3 Figure 1: Our Checksumming RAID Layout. We have added another block to a typical RAID stripe to hold checksum data. The checksum block has a header which includes the block number, followed by a number of checksum entries indexed by the disk number, including one for itself. 3.1 Checksumming RAID Layout MD s RAID implementation organizes stripes and their respective operations in PAGE_SIZE (4K in our case) units from each disk. Among various choices of where and how to store checksums, we chose to store checksums for each stripe in a dedicated checksum block. So, in addition to the typical RAID layout (several data blocks plus a parity block), we added a checksum block for each stripe. A typical checksumming RAID stripe layout is shown in Figure 1. Within the checksum block, all the checksums for the data blocks and parity block are stored contiguously, indexed by their corresponding disk s position in the stripe. We also store some header information, such as the block number and the checksum for checksum block, to help detect corruption within the checksum block itself Layout Analysis With this layout, bit rot and phantom writes to data blocks are caught and repaired through checksum verifications during read. Misdirected writes can be caught and repaired through a combination of the checksum block number and disk index. Phantom writes of the checksum block are caught indirectly. Such a situation will manifest itself in the form of a checksum mismatch of a data block, upon which a recovery will be initiated. However, the recovery will find at least two checksum mismatches (one for the data and the parity, though potentially of the blocks don t match their checksums) and can at this point choose to either rebuild the checksum block from the available data, or return an error to the caller. In effect, this treatment is no different from parity recovery processes for typical RAID systems. 3.2 Computing the Checksum To compute checksums, we use the kernel s built-in CRC32 libraries. It s very fast to compute, and recent processors even have dedicated instructions for it. It also provides very reliable protection over our 4K block size . Since MD limits arrays to a maximum of 27 members, we have extra space reserved for each checksum entry. With this we could potentially use more complex checksum, such as SHA-512 at the expense of extra computational resources since we have plenty of space in our checksum block, but we felt that CRC32 was good enough. 3.3 Typical Operation Processes To better illustrate how this checksumming mechanism works, we trace the typical path of reading, writing, and recovery operations in some detail in the following sections Typical Write Process As discussed in Section 3.4, write operations in MD are buffered in memory until they must be force to disk. Once that happens, when writing to a data block, as in typical RAID, we must calculate the new parity for that stripe. However, in checksumming RAID we also calculate its checksum, the checksum of the new parity, and the checksum of the new checksum block which will hold all the preceding checksums. This may involve some reads to get the checksum block and other block(s) for the parity calculation. 2 Once we have the appropriate data and have made the necessary calculations we 2 In the case of minimal RAID array members, MD avoids readwrite-modify operations (RWM), and instead reconstruction writes are performed by reading the other data from the remaining data disk block in the stripe.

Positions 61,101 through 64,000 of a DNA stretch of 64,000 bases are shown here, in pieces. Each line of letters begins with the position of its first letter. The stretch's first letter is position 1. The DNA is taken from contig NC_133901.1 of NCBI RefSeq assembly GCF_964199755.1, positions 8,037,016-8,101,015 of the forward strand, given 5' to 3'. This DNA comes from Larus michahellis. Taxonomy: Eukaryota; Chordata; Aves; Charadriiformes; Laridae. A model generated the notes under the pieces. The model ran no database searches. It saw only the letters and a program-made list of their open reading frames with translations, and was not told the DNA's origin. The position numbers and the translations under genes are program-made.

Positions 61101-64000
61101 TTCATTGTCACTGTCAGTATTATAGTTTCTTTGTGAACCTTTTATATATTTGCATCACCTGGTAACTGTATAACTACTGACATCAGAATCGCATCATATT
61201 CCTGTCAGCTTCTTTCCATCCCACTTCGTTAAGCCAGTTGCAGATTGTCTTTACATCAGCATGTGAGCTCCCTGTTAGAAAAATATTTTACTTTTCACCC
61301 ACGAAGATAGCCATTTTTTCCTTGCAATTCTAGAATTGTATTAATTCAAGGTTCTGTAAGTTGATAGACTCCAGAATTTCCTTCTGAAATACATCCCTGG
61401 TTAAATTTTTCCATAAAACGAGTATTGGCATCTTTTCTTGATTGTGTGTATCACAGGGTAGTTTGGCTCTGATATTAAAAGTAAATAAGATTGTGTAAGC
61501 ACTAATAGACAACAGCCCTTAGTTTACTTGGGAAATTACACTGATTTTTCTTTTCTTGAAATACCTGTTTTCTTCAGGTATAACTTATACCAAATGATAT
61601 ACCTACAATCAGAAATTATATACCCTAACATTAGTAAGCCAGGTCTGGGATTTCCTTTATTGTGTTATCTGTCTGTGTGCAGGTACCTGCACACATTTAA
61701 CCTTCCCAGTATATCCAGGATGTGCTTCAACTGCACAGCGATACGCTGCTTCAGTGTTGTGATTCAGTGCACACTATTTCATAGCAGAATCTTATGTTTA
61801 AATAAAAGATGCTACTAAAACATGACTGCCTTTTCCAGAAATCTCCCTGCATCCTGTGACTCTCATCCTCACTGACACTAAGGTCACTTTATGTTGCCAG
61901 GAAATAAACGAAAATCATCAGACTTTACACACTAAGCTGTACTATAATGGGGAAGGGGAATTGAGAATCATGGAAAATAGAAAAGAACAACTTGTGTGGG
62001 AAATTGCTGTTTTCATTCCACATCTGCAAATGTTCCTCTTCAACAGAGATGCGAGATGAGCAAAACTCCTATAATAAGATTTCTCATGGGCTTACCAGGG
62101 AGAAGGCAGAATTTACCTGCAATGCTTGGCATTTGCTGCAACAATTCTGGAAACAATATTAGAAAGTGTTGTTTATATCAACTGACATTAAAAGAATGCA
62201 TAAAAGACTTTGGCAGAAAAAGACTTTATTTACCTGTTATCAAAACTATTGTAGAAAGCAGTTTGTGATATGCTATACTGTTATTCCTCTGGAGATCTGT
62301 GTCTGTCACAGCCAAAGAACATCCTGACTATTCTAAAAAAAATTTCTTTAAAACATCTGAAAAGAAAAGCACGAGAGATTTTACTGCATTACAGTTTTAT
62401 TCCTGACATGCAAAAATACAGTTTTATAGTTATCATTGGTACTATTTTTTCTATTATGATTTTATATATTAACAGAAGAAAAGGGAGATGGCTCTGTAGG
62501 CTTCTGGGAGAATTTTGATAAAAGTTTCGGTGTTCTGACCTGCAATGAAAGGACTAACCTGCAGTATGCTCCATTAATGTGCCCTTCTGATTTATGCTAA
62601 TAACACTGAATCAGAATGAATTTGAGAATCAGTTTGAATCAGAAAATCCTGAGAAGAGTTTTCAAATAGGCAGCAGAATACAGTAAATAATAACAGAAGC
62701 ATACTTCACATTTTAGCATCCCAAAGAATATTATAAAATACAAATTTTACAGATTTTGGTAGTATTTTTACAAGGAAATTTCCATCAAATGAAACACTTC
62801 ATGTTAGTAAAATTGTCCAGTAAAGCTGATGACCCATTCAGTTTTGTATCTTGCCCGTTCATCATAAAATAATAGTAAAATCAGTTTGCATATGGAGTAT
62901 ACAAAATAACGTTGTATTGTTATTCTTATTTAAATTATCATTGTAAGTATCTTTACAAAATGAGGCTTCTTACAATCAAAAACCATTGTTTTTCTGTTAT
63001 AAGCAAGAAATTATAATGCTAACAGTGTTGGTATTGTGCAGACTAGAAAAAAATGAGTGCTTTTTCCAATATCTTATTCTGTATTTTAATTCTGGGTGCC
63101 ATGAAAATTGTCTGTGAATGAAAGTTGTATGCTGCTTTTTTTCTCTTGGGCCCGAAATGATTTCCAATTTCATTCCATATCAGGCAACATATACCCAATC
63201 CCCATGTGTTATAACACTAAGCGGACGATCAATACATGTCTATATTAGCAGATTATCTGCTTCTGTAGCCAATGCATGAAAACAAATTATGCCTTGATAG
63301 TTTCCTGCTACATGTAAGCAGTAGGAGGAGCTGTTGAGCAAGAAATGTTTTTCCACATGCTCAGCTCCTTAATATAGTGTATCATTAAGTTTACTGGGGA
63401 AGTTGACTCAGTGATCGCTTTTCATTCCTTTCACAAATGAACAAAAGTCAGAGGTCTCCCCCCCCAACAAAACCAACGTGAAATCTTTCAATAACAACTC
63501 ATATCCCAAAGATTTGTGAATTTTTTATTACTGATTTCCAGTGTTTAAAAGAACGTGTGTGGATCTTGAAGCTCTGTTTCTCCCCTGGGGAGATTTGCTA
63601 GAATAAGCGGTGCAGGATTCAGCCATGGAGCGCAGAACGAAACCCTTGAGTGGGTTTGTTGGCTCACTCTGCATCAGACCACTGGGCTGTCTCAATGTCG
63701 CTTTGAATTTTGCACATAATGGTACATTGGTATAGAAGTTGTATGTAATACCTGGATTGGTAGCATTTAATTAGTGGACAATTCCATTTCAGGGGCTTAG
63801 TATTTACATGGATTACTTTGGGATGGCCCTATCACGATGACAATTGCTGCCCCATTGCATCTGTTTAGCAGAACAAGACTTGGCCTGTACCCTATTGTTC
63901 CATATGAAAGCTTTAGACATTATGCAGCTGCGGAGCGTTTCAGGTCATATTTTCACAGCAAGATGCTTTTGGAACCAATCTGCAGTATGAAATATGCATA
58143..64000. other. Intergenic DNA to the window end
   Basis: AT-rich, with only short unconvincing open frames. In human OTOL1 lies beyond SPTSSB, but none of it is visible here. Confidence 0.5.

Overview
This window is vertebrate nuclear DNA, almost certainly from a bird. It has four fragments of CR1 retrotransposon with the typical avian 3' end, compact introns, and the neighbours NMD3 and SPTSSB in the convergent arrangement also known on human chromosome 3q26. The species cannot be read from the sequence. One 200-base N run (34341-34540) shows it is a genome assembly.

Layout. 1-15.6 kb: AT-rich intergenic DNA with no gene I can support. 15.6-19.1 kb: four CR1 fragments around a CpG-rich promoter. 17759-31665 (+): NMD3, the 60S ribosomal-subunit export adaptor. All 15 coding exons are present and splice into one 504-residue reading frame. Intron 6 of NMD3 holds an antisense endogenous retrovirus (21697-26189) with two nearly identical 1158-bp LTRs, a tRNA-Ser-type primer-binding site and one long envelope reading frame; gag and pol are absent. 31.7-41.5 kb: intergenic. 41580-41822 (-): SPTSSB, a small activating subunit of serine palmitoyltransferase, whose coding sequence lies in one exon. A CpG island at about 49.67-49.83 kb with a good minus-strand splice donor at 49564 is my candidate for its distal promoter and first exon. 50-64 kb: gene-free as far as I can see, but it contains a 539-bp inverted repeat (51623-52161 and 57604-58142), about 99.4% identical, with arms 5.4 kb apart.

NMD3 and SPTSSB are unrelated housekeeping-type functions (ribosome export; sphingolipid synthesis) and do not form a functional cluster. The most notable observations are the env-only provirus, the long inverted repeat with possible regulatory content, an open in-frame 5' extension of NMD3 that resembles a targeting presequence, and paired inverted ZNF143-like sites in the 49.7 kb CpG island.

4 issue write requests through the generic block layer for the affected data, parity, and checksum blocks back to their corresponding array members Typical Read Process When issuing a read to a data block, we want to verify its integrity, so we hook the I/O completion functions to make sure we ve fetched the corresponding checksum block as well. Upon completion of checksum block read, we compare the block number, calculate its checksum and compare with its stored value. Similarly, upon completion of the data block read we calculate its checks compare it with the checksum stored in the valid checksum block. For each, if the two checksum agree, we finish read successfully; if they don t agree, we start a recovery process Data Block Corruption Recovery As in typical RAID, when recovering a block from parity we need to read in the remaining blocks in the stripe. However, in checksumming RAID we also verify the integrity of each of these blocks by computing and comparing their checksums. Once we have successfully restored the corrupted block content, we rewrite it to disk and then retry the failed read operation. If the reread fails, we assume there has been a more pervasive storage system failure and return an error to the caller Checksum Block Corruption Recovery The checksum block itself can also be corrupted in the same ways that any other block can. To detect this, we store a checksum over the checksum block itself, which is calculated by zeroing out the corresponding checksum entry and block number. Unfortunately, since the parity block only provides redundancy information for the data blocks in a stripe, we have no recourse other than to rebuild the checksum block from the rest of the data in the stripe. To do this, we read in the remaining blocks in the stripe, recalculate their checksums, recalculate the checksum of the checksum block, write it back to disk and reread it. As in the data block corruption recovery case, if the reread fails, we return an error to the caller. 3.4 Cache Policy MD uses a fixed size pool of stripe buffers to act as a cache for future reads. We made use of this to alleviate the cost of doing extra I/O to the checksum block when multiple blocks from the same stripe are being accessed. Similarly, the stripe pool is used to buffer partial writes for a while 3 in the hope that future write requests result in the ability to perform full stripe writes, thus saving the cost of extra parity and checksum block reads. A possible improvement on this simple mechanism would be to add some way of preferentially keeping checksum blocks cached for a longer period in order to try and avoid the extra I/O cost to read them later on. However, this would have added significant complexity to our initial implementation so we postpone it for future work. 3.5 Changes to Linux s Software RAID Driver Most of the functionalities we are seeking are already provided in the Linux s Software RAID driver code. We changed the driver and its corresponding userspace utilities so that it could recognize RAID4C and RAID5C levels, and issue read/write to checksum blocks when appropriate while operating on these levels. To do this we hooked into the generic block layer s I/O completion functions to issue the appropriate actions (e.g.: calculate, store, verify, recover). In general, it is a modest modification to the original driver; about 2 lines of code are added in total. It s worth noting that our implementation is a relative naive one and there is plenty of space for optimization. For example, the checksum calculation could be done asynchronously, like most XOR and memory copy operations are already done in the current RAID code. Also, for now we have an unnecessary read of checksum block when doing full stripe write, which should be removed to improve performance. 3.6 Crash Recovery One issue we have not discussed is what to do during crash recovery. If the system crashes during a write, upon reboot we may have a partial write somewhere within the array. In standard RAID5 this could mean a stripe whose parity block doesn t match its data blocks. In our checksumming RAID5C it can also mean a checksum block whose contents don t represent the data blocks it protects. If we were to encounter such a situation in steady state we would potentially see this as a data block checksum mismatch and issue a recovery operation from non matching parity blocks, thus potentially leading to semantically corrupted data. Thus our only recourse is to rebuild the checksum block contents for those partial write stripes at recovery time. etc. 3 The exact amount of time depends upon memory pressure, timers,